Daniel Levy

Daniel Levy is a senior fellow and director of the Middle East Task Force at the New America Foundation and is an editor of ForeignPolicy.com's Middle East Channel.

Recent Articles

Obama Gets Real on Israel

President Obama gave the United States some credibility on the Middle East yesterday, but that doesn't mean his speech was perfect.

Barack Obama President Barack Obama Delivers Speech On Mideast And North Africa Policy. (Rex Features via AP Images)
The Israel-Palestine issue was probably not intended to be the headline item from President Barack Obama's long-awaited speech on the Middle East yesterday, yet it is in danger of becoming so following Prime Minister Benjamin Netanyahu's aggressive push-back. The section of the speech Obama devoted to Israeli-Palestinian peace adopted a position for which some advocacy groups and commentators, including in the Israeli press, have been advocating for the past year. First, Obama focused on setting parameters for borders and security, and he spoke in specific language he had not used before: "The borders of Israel and Palestine should be based on the 1967 lines with mutually agreed swaps, so that secure and recognized borders are established for both states." Providing clarity on the 1967 lines hardly falls into the category of eyebrow-raising breakthroughs, but in the world of almost Talmudic analysis of presidential texts on Israel-Palestine, Obama's speech did offer something new...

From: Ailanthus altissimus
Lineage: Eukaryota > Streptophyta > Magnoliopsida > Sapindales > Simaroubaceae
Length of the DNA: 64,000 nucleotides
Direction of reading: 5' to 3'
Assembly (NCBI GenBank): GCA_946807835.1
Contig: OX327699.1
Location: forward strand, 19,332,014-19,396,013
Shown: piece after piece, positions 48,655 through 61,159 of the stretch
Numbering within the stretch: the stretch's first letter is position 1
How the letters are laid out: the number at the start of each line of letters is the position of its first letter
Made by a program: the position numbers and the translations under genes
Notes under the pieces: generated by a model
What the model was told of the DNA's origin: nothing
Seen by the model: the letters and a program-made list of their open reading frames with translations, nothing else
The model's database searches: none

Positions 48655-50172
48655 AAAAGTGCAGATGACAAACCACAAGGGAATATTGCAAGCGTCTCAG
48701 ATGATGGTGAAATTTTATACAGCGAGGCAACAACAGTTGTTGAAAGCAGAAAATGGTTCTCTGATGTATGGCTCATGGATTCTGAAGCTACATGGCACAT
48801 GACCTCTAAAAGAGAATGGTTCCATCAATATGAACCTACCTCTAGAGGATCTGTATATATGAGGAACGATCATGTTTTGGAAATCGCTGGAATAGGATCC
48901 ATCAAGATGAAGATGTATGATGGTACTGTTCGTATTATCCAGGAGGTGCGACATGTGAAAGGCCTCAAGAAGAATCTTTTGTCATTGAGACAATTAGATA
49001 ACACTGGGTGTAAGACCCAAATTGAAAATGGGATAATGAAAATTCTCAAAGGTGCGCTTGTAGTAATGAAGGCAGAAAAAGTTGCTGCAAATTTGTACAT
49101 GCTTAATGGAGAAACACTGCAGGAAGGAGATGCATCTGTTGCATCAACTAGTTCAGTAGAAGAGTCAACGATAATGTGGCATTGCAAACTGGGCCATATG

A Path to Peace

It's time to take America's Middle East policy off autopilot and change our approach to the Israeli-Palestinian conflict.

President Barack Obama tours the Sultan Hassan Mosque with Iman Abdel Fateh and Secretary of State Hillary Clinton in Cairo, Egypt, June 4, 2009. (White House/Pete Souza)
About three years ago, it looked like the United States might be emerging from its long neoconservative night to play a constructive role in ending the Israeli-Palestinian and broader Israeli-Arab conflicts. In December 2006, the Iraq Study Group, a congressionally commissioned panel of elder statesmen led by James Baker and Lee Hamilton, issued a pointed rebuke of Bush administration policy in the region. The significance of their report, however, lay not in the minutiae of strategy and tactics discussed but rather in its endorsement of a long-denied truth: American efforts to stabilize Iraq would require support from allies in the region, which in turn would be decisively influenced by America's ability to seriously address the Palestinian and Israeli-Arab conflicts. The Bush administration had long resisted that equation, influenced as it was by the neoconservatives and their often Likudist-inspired Middle East worldview. The conflict and the accumulating grievances that it has...

Political Islam 101

Three books administration officials should read as they attempt to deal with the Middle East in all its messy nuance.